What amazes me about spring is that regardless of how brutally hard the winter has been, without exception, the leaves bud, the flowers bloom, the grass turns green and even the weeds (unfortunately) sprout. Winter cannot and does not prevent spring from falling forward!
I’m left with the question then, where do they (the trees, the grass, and the flowers) all get their strength from?
Of course the answer is that within nature itself is a hidden strength that sometimes becomes invisible due to circumstances, but without fail overcomes all the challenges of winter and eventually springs forward, demonstrating to all of creation that nothing, not even the harshest winter, can hide it or prevent it from rising again. It’s an amazing lesson for us all.
Have you ever asked the same question about life?
I know of so many people, that regardless of their difficulties, who are able to “fall forward”. Falling forward simply means that, as was written by some wise individual, “It’s not how many times you fall down but rather how many times you get up that matter”. So for some, the challenges of life may cause them to fall but regardless they are able to summon the strength to get back up and go forward. And there are some who do it over and over again.
Where do such people get their strength from?
Strength to overcome life’s challenges may come from several sources.
- Strength cultured over time from life’s experiences.
- Strength through the example provided by others.
- Strength from a genetic advantage (mental, intellectual, emotional).
- Strength from our learning in books and stories we read.
- Strength provided by our family.
- Strength from our practice of meditation and prayer.
- Strength given by our network of friends.
- And sometimes, just an “unknown strength” we did not know we had.
Several years ago I was involved in a restructuring of one of my businesses with the Smith Group of Companies. We were close to bankruptcy and I was close to burnout. For many years (after I had been appointed President), I was part of a CEO peer group. Upon my first appointment as President in my late thirties, I believed it was necessary to create an advisory relationship with other CEOs to help me in developing my judgment and decision making as I assumed greater roles and responsibilities. I remember attending one of my CEO sessions, and going into it, I was weary and worn from dealing with such debilitating business issues. I was expecting some pity, sympathy and TLC from my “likeminded CEOs”. What I got instead was a strong rebuke and increased pressure to stay focused on the job at hand. I left that meeting somewhat disappointed and for a while discouraged. Later I spoke with one of my “CEO Buddies”, Sab Ravalli, and he explained it this way.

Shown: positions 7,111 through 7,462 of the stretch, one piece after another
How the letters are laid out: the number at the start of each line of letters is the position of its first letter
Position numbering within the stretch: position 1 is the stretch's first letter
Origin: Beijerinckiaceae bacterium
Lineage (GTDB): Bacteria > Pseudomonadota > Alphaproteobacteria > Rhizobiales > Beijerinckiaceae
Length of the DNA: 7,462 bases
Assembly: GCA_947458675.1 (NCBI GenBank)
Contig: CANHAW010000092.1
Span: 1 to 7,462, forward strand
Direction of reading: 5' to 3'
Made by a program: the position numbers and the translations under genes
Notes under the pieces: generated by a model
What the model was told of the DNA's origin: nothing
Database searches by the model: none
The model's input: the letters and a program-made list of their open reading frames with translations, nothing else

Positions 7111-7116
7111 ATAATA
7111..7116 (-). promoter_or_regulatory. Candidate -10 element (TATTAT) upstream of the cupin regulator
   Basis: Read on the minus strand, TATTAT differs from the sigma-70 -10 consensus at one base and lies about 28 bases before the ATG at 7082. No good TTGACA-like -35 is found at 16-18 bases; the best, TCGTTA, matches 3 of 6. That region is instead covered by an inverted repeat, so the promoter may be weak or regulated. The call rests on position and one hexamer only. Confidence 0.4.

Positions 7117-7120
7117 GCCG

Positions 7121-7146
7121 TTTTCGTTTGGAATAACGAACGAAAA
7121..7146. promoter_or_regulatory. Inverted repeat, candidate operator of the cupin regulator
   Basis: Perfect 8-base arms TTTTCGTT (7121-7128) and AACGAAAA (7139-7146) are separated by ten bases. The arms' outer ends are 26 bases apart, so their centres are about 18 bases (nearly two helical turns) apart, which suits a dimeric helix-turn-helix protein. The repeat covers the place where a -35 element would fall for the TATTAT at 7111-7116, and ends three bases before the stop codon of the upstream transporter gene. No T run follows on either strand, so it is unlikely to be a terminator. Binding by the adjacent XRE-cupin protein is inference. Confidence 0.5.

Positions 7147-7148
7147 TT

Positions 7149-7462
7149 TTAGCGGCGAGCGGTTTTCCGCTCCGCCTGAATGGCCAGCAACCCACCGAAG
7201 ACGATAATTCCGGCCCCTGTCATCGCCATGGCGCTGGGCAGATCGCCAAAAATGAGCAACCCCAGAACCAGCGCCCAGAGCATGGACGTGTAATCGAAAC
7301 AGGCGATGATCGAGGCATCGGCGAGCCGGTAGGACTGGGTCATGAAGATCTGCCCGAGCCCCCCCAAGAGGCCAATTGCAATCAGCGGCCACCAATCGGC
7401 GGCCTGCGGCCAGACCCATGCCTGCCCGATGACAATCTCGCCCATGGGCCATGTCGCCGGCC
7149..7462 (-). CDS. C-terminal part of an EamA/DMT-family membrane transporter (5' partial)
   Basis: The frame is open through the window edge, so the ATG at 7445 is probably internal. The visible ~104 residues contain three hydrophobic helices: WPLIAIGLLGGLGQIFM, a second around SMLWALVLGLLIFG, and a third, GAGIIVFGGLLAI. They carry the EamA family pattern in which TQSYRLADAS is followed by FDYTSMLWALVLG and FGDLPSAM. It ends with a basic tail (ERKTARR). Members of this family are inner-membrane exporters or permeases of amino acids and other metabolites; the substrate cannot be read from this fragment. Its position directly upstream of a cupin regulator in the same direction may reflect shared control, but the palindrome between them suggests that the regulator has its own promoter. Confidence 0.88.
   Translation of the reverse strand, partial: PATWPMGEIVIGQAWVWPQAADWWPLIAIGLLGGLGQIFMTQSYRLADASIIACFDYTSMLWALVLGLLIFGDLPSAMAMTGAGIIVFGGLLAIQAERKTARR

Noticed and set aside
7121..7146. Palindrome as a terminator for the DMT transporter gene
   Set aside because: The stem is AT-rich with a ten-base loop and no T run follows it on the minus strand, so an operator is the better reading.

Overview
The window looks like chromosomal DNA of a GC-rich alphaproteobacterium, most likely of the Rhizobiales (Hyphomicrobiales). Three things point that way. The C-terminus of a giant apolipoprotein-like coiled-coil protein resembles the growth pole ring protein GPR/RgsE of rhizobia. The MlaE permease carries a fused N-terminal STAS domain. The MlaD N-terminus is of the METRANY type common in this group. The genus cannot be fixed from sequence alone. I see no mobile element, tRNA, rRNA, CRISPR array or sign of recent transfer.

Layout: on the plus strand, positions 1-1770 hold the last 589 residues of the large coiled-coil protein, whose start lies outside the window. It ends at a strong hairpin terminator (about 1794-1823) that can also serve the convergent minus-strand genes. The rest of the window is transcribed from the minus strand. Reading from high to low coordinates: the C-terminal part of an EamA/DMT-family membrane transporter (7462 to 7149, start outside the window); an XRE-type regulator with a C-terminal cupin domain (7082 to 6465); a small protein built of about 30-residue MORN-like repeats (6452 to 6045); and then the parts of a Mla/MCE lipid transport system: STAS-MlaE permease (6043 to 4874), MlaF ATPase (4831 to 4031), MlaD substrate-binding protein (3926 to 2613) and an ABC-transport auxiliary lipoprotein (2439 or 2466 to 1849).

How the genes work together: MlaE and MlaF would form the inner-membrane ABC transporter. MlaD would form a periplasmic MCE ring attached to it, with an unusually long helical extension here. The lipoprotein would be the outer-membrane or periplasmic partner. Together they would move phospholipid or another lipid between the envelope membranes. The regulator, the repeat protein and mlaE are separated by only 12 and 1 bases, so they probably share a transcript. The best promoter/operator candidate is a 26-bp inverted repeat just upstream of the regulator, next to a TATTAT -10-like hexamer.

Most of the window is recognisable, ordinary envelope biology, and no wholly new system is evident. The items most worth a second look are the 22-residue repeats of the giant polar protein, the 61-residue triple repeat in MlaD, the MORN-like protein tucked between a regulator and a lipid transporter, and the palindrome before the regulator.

Sab said it would not have been helpful if all they did was express sympathy and took some pity on the struggles in front of me. Rather, the best support they could provide me given the situation was to help me stay focused, to ensure I was thinking properly, and my judgment and decisions were sound. He explained the difference between “good time friends” and “real friends”. Real friends give, good time friends take. It was easy for me to criticize what they had done since I was not able to see and understand at first the actual support and strength they were providing.
I have never forgotten that lesson from Sab. I have several friends in my personal and professional networks who have helped me stay on the straight and narrow. In times of discouragement, confusion, weakness and vulnerability, the strength that I needed was given by those friends. And of course it would be wrong for me not to say that my wife Linda has been such a great source of strength in my life, more than I ever deserved.
There is an advantage that LinkedIn, Facebook, Twitter, etc. provides. As business and social networking sites, it allows me (us) to list and identify all the friends in our network. At any one time I/we can draw on those in our network or we can make ourselves available to those who need real help. I have a site on LinkedIn that has identified hundreds in my professional network. I also have a business Facebook site that identifies some (“a few”) real friends in business. And I have a family Facebook site that gathers all of my immediate family together. If anything, it has shown me that in my network, I can draw on many for strength. It is a great feeling and provides much reassurance since though the joy of spring and summer is upon us, winter will undoubtedly come again.
The challenging part is that much time is required in cultivating good friends and there is a danger that social networking sites cause us to neglect that. Just as a good harvest requires much planting, fertilizing, weeding and cultivating, so does the development of our professional and personal networks or relationships. Remember that technology is intended to be an enabler, not a replacement!
Nature does have a lot of inner strength. But it is amazing what results from a healthy relationship between nature and humans. My garden will grow for awhile unattended, but with my full involvement it will flourish.
The ability to fall forward is very much then dependent on the total sum of your channels of strength. Those who have fallen and get back up quickly and even stronger seemed to have understood that.